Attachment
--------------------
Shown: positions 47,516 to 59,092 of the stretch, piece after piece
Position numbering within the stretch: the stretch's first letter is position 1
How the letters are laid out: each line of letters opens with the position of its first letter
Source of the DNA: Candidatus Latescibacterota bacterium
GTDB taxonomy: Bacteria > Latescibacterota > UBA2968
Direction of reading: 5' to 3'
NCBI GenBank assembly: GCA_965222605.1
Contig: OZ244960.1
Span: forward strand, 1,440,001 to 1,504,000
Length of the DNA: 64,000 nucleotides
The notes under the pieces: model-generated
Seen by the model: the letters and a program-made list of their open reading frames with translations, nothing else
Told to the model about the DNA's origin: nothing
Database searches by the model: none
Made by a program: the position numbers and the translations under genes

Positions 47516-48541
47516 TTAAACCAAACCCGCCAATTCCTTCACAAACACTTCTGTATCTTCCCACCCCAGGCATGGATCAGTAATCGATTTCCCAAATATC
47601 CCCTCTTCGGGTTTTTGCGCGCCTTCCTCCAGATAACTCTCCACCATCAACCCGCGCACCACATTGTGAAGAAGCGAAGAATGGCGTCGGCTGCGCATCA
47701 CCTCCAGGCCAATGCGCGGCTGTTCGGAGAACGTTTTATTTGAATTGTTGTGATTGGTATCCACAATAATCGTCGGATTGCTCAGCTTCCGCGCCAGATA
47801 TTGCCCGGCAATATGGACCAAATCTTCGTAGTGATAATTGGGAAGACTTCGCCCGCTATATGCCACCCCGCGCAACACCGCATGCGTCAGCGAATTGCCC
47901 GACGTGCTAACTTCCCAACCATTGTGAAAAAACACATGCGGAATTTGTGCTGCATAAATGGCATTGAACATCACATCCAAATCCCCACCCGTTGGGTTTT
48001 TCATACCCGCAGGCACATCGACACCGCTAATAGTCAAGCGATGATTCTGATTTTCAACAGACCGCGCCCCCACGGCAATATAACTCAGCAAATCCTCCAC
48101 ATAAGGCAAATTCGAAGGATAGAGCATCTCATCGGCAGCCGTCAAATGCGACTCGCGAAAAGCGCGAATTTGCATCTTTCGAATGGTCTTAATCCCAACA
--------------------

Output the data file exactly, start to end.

Shown: positions 47,516 to 59,092 of the stretch, piece after piece
Position numbering within the stretch: the stretch's first letter is position 1
How the letters are laid out: each line of letters opens with the position of its first letter
Source of the DNA: Candidatus Latescibacterota bacterium
GTDB taxonomy: Bacteria > Latescibacterota > UBA2968
Direction of reading: 5' to 3'
NCBI GenBank assembly: GCA_965222605.1
Contig: OZ244960.1
Span: forward strand, 1,440,001 to 1,504,000
Length of the DNA: 64,000 nucleotides
The notes under the pieces: model-generated
Seen by the model: the letters and a program-made list of their open reading frames with translations, nothing else
Told to the model about the DNA's origin: nothing
Database searches by the model: none
Made by a program: the position numbers and the translations under genes

Positions 47516-48541
47516 TTAAACCAAACCCGCCAATTCCTTCACAAACACTTCTGTATCTTCCCACCCCAGGCATGGATCAGTAATCGATTTCCCAAATATC
47601 CCCTCTTCGGGTTTTTGCGCGCCTTCCTCCAGATAACTCTCCACCATCAACCCGCGCACCACATTGTGAAGAAGCGAAGAATGGCGTCGGCTGCGCATCA
47701 CCTCCAGGCCAATGCGCGGCTGTTCGGAGAACGTTTTATTTGAATTGTTGTGATTGGTATCCACAATAATCGTCGGATTGCTCAGCTTCCGCGCCAGATA
47801 TTGCCCGGCAATATGGACCAAATCTTCGTAGTGATAATTGGGAAGACTTCGCCCGCTATATGCCACCCCGCGCAACACCGCATGCGTCAGCGAATTGCCC
47901 GACGTGCTAACTTCCCAACCATTGTGAAAAAACACATGCGGAATTTGTGCTGCATAAATGGCATTGAACATCACATCCAAATCCCCACCCGTTGGGTTTT
48001 TCATACCCGCAGGCACATCGACACCGCTAATAGTCAAGCGATGATTCTGATTTTCAACAGACCGCGCCCCCACGGCAATATAACTCAGCAAATCCTCCAC
48101 ATAAGGCAAATTCGAAGGATAGAGCATCTCATCGGCAGCCGTCAAATGCGACTCGCGAAAAGCGCGAATTTGCATCTTTCGAATGGTCTTAATCCCAACA